Here is the mentor text we used. It's from Knots in My Yo-yo String by Jerry Spinelli. We are using his memoirs as our mentor text throughout. We read a few excerpts, and then started in with this paragraph:
And here is our marked up version:
We've talked about a lot of these writer's tricks before have made symbols for some of them. Here you see that we talked about (sort of in order as you read):
--How the author gives a location and then goes into detail using the sense of smell and sound
--The use of the hyphenated modifer high-pitched (H-M)
--The juxtaposition of the two things we normally think of has high-pitched and hi mom's voice. We also noticed that this puts a small piece of humor in.
--Figurative Language that extends in the next sentence (FL)
--Repetition for Effect (^^)
Using this information, they started their own first paragraphs. These are unedited paragraphs written in about 10 minutes at the end of our discussion.
So... what we have here is a wide range of ability, reliance on the mentor author's words, and a HUGE range in skills. It is true, if you hold it up to what 7th and 8th graders have to do on command for assessments, it isn't going to cut it. You can take red pens to it, you can talk about how they should know how to capitalize, or how their handwriting is illegible. Technically, all of that is true.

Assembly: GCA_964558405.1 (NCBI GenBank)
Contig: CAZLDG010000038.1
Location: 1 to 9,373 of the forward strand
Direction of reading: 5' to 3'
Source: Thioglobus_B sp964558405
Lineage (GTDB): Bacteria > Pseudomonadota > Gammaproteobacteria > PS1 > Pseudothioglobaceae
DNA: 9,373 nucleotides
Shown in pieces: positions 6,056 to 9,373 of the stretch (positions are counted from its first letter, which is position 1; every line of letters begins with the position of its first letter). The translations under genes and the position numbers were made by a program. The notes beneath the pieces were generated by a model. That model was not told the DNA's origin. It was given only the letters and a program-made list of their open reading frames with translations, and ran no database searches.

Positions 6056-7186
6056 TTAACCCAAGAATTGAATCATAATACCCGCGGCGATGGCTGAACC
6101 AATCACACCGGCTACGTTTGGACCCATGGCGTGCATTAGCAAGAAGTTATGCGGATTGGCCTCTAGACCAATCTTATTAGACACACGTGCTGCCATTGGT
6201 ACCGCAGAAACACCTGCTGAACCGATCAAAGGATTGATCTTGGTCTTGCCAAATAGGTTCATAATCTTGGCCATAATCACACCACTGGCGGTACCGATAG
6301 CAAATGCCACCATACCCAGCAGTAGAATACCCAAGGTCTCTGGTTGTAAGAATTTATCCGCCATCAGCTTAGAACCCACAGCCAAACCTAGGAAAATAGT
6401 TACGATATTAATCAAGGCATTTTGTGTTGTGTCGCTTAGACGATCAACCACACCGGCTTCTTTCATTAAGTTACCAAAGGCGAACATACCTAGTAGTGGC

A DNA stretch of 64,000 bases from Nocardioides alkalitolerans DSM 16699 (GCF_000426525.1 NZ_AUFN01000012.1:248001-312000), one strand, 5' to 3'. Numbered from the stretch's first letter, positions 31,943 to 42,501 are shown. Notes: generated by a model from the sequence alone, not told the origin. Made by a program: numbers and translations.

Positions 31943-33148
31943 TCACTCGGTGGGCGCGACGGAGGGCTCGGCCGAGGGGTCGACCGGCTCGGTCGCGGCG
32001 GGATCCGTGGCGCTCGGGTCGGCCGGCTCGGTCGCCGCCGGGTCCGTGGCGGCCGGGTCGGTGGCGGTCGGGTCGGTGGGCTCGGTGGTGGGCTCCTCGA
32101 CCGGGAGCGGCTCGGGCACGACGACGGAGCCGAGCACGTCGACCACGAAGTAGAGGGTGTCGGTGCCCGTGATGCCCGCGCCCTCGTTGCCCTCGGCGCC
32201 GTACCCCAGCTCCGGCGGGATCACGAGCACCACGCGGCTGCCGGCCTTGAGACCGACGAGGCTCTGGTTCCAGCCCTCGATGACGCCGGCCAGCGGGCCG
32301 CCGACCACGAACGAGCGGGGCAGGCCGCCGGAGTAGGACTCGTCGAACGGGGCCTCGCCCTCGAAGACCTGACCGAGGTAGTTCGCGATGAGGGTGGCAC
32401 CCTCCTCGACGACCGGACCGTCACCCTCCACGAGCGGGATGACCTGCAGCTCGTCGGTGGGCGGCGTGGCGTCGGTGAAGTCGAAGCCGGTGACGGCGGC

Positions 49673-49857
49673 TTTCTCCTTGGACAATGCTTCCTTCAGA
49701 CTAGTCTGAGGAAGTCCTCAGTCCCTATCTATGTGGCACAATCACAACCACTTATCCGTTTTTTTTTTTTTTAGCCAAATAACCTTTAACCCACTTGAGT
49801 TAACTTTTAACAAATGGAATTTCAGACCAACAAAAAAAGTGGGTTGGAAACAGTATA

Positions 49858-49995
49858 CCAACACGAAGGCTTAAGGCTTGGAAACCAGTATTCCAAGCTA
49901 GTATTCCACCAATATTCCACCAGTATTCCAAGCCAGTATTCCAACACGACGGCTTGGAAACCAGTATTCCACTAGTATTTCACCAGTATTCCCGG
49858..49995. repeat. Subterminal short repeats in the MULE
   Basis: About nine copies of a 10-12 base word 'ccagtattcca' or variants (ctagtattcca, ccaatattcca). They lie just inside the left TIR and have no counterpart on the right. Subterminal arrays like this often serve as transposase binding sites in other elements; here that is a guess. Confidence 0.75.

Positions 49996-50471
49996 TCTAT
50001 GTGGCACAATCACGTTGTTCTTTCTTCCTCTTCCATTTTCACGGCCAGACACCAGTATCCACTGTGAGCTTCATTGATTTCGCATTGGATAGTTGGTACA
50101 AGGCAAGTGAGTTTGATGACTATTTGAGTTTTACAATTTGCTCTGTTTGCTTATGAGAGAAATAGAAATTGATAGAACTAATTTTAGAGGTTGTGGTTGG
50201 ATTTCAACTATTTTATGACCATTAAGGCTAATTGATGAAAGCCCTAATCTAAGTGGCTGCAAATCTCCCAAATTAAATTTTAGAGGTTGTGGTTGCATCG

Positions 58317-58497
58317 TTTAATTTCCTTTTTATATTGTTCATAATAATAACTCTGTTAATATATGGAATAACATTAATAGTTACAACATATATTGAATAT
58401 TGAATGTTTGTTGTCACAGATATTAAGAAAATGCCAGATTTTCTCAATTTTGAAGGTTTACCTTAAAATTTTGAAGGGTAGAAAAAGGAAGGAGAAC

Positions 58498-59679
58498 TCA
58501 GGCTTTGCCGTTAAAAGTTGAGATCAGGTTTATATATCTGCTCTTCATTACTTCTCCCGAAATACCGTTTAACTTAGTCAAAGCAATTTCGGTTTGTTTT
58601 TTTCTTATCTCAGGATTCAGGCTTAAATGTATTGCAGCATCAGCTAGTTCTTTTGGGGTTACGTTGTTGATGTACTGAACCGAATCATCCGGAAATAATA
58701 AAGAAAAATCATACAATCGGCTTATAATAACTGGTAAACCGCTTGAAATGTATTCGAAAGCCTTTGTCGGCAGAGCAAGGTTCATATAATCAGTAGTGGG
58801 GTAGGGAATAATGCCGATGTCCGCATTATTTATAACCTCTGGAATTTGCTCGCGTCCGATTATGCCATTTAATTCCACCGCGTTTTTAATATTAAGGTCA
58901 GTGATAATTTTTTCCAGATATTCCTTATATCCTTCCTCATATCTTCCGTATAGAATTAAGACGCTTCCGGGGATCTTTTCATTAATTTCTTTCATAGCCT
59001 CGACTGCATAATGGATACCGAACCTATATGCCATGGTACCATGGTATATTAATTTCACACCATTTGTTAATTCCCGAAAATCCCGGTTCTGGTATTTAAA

I, however, am celebrating the fact that they are playing with words. That they set right to work, were eager, were helping each other, and identified writer's craft with a high level of success. that two of my kiddos with autism used figurative language successfully. That my kiddos that read at the 3rd and 4th grade level are successfully mimicking a higher-level text. That students with oppositional defiant disorder COMPLETED the assignment as given. That my students who failed all of 6th and 7th grade for not turning in a single page of work, did this AND turned it in.
For my kiddos at this point in the year, I call this a win. My poodle-heads are writers. The rest will come.